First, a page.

Wednesday, 24 April 2013

Crusader's Tomb by A J Cronin c. 1956 New English Library

I knew the story was not about medieval Crusaders from the illustration on the front cover. I also knew that I wanted very much to read the book when it was handed to me by a friend. The name of the author stirred a memory of enjoying a book by Cronin a very long time ago.

The story starts in a rectory in Sussex in the early years of the 20th century. The main character is a vicar's son with an Oxford education who fights family expectations of him remaining in the family rectory and continuing his father's work.

The hero Stephen Desmond travels in France and Spain and lives in Paris and London after he leaves home  on the Sussex Weald. When the 1st World War begins he refuses to return to England to join the army. By now fixed on enduring a life as an unacknowledged painter, he becomes in thrall to a circus girl and seeks her company by joining the company and doing instant portraits. Eventually returning to Sussex after the war is over, he moves on to London after painful public shame.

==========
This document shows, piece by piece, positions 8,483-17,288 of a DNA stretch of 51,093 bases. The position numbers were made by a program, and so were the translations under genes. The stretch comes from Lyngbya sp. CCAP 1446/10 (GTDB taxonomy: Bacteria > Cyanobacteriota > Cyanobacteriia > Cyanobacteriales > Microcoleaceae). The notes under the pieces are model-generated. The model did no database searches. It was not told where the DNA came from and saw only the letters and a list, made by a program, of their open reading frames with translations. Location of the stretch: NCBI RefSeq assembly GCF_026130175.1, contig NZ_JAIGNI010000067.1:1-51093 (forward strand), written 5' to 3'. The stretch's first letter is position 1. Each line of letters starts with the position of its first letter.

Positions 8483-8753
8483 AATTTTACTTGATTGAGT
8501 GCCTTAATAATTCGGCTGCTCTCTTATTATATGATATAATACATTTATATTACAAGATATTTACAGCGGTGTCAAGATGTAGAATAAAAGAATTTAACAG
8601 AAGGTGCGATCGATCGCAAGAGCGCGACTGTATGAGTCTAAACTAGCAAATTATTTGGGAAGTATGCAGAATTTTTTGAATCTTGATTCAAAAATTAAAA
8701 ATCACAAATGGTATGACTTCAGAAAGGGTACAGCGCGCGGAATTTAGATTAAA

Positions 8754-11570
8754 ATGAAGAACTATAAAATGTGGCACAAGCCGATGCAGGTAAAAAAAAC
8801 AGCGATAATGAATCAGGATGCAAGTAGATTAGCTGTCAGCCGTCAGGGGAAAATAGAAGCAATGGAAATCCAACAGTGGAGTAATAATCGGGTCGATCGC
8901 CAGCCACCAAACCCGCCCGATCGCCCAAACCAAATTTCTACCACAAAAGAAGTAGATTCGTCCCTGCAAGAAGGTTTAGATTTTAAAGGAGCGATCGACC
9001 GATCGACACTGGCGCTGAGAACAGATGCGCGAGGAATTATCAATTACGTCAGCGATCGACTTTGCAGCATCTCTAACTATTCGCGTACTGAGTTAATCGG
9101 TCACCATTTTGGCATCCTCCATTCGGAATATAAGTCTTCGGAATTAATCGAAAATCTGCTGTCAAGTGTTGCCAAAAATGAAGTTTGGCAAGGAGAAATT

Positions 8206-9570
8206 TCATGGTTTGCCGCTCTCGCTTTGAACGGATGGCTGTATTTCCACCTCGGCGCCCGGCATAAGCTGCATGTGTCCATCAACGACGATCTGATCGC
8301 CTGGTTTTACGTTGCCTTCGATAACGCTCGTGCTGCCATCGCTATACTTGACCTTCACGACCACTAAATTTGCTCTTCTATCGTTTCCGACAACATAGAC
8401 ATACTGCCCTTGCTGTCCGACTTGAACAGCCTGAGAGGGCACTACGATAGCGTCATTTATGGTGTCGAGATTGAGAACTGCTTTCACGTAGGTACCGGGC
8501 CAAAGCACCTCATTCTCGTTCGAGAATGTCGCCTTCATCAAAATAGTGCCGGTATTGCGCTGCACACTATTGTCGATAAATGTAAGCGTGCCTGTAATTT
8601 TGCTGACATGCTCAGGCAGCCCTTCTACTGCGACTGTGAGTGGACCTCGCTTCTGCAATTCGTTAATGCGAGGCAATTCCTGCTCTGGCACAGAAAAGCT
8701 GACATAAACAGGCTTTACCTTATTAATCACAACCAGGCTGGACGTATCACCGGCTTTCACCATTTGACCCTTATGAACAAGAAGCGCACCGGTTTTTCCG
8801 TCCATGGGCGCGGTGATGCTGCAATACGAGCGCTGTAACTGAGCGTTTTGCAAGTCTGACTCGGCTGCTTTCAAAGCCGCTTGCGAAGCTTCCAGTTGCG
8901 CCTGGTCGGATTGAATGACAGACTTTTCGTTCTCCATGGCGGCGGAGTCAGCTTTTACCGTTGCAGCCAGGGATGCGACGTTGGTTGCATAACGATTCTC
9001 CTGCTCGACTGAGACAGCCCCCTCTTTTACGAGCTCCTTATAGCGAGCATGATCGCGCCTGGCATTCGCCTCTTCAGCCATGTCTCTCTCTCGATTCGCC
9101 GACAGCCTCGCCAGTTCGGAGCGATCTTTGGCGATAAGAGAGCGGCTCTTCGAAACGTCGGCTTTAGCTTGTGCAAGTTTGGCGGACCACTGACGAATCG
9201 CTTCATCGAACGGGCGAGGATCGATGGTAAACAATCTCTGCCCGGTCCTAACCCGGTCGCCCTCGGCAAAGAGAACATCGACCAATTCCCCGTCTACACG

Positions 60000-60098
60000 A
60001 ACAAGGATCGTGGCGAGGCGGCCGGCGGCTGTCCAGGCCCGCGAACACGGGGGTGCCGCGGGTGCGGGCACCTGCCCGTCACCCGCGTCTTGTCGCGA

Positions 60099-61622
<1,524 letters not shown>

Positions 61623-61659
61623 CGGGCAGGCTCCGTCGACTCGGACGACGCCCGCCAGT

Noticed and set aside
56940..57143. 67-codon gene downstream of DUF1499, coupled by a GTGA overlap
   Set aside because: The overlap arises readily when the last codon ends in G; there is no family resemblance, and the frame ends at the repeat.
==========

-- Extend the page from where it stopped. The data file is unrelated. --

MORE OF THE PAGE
English life has changed for the worse since the war, reliable servants are no longer easily found - so says his sister a plain spinster resigned to looking after their father for the rest of her life.

Stephen has by now toughened himself to a life of poverty, and of painting for its own sake. Luckily, in Stepney he finds a life in painting the river Thames, boats and boatmen, in all weathers. Will he find a greater fulfillment, or does he even want one?

It sounds a very downbeat story but it is highly enjoyable. Open the book and enter a vanished Europe.